This volume containing Nightside the Long Sun and Lake of the Long Sun was my first reading in Gene Wolfe’s Solar Cycle beyond the Book of the New Sun (including its Urth). While I appreciate that this second series are supposedly set in a shared far-future continuity, there’s no intersection of plot, character, or setting with the five New Sun books.
There are quite a few points on which this Long Sun series differs from its predecessor. The chapters are longer and fewer in number, making for a different reading rhythm. It has a distinct central protagonist (and a more likable one, on the whole), but he is not the narrator. There is no concluding declaration for each book, to punctuate the story. In fact, it didn’t feel like much was resolved at the end of Nightside. So I thought, ok, I’ll look at the start of the next book and see if there’s a gap in the narrative, then I’ll give it a rest for a little before continuing. But–Lake of the Long Sun picks up without any pause for breath. So I ended up reading the first two chapters of the second book in the same sitting as the last one of the first book!
The protagonist Patera Silk’s dreams are important in the Long Sun, just as dreams were for Severian in Urth. Silk’s dreams are described more believably–the telling really communicates the distortions and uncertainty of dream logic, including ambiguity about the reality of events until waking is finally established. Silk is also, like Severian, a reasonably zealous product of a tutelary order. Instead of being a journeyman of the Guild of Torturers, Silk is an augur (priest) of the polytheistic religion of his city, serving in a neighborhood manteion (temple for animal sacrifice) with its attached school. Silk is sometimes called a “butcher,” since killing animals is central to his profession. So, despite the augur’s relative harmlessness Wolfe again raises for the reader the sort of conundrums he created with his torturer hero. He does a very effective job of making Silk into a conscientious, sympathetic character with “innocence” as his keynote.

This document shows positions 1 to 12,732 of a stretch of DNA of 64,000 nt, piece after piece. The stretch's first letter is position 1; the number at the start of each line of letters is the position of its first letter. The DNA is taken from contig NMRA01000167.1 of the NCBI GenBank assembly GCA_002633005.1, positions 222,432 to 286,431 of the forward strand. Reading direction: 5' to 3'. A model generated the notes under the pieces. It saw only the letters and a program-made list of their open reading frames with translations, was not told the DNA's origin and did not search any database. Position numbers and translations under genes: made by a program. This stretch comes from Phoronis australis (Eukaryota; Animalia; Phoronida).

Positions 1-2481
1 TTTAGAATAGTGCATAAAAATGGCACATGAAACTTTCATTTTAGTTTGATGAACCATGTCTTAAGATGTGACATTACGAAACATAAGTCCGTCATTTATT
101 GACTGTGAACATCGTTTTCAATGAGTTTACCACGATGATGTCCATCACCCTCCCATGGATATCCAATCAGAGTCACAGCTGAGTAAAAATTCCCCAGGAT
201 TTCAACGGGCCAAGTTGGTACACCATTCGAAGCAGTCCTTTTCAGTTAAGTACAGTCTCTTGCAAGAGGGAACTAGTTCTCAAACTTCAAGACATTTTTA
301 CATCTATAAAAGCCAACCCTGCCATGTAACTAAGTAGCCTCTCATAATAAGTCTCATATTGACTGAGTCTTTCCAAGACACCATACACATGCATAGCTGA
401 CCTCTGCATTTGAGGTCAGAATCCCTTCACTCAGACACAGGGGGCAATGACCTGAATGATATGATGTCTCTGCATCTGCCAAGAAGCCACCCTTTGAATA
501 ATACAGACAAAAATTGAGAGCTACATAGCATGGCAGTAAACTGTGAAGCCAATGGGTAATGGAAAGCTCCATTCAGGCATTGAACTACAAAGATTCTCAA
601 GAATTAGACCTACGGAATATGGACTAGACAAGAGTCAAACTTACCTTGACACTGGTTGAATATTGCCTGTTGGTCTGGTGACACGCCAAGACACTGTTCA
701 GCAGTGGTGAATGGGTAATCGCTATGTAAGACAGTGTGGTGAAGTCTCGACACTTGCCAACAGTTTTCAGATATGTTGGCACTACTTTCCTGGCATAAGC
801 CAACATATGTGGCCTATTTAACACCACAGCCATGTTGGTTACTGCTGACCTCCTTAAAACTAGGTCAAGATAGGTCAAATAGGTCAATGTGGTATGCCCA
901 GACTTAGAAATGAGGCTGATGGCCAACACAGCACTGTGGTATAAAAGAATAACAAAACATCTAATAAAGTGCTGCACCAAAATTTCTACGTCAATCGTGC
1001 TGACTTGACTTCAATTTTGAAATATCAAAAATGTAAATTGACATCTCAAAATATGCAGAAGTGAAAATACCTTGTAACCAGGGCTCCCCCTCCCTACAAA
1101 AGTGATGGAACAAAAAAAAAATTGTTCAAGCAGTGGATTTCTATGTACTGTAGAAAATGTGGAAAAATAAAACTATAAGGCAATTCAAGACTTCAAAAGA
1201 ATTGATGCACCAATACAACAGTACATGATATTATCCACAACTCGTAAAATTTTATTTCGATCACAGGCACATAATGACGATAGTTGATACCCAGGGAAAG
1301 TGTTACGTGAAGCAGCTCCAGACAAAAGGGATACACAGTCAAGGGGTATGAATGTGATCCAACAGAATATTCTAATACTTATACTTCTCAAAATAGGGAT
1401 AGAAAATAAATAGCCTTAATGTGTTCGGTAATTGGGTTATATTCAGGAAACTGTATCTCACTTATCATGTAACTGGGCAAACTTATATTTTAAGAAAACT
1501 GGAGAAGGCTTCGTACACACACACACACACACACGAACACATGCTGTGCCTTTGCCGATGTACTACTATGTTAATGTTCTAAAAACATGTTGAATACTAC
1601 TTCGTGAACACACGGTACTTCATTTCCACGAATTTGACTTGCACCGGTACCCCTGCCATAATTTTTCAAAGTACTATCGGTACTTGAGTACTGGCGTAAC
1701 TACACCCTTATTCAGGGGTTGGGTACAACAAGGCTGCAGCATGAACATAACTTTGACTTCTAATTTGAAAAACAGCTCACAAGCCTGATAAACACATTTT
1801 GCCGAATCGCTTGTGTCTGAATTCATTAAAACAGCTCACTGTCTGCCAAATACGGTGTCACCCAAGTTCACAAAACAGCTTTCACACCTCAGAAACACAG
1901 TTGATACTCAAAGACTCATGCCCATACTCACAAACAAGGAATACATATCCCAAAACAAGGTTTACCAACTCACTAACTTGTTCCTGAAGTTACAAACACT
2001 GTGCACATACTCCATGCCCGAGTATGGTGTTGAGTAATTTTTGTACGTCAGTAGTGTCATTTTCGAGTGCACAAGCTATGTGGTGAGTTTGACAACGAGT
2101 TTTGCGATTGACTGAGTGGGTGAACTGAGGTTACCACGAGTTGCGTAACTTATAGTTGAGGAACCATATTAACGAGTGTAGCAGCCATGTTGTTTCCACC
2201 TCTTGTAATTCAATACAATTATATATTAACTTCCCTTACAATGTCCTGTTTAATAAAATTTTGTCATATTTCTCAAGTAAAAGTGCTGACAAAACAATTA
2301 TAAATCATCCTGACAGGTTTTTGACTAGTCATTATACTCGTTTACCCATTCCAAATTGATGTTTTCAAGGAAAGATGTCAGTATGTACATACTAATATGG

Where the New Sun had the alzabo as a means to abrogate the conventional boundaries of personal consciousness, the Long Sun presents a number of instances of divine (and possibly diabolical) possession. The nature and ontological status of the gods is subjected to repeated questioning and re-evaluation by Silk and others over the course of the story, and at this midpoint–with two books of the Long Sun left to go–it doesn’t seem to have reached any sense of finality. But effects of divine initiative are certainly real, and they are not limited to theophanies in the “sacred windows,” which are quite evidently some sort of electronic display screens.
As in the New Sun books, the Long Sun presents a richly-imagined setting, working its way out from quotidian details to a much larger and stranger picture as the story proceeds. This setting has been subjected to spoilers in jacket copy and reviews, but I’d rather just say that it’s completely different than that of the other books. It is more fun to discover it through the book than it would be for me to try to reduce it to some of its larger features. One significant aspect that is introduced at the start is the fact that the city of Viron is a consciously mixed society of “bios” and “chems,” where the former are humans of biological descent, and the latter are engineered persons. There is a surprising level of community and reciprocity between these two sorts of people, and Wolfe often plays on the reader’s expectations in order to delay awareness that a given character is a chem.
On the whole, I find that these Long Sun books succeed in perpetuating and renewing many of the most interesting tropes and preoccupations of the New Sun series, while transposing them to an entirely new milieu. It’s an impressive feat, and I’m looking forward to reading the second half of the Long Sun series.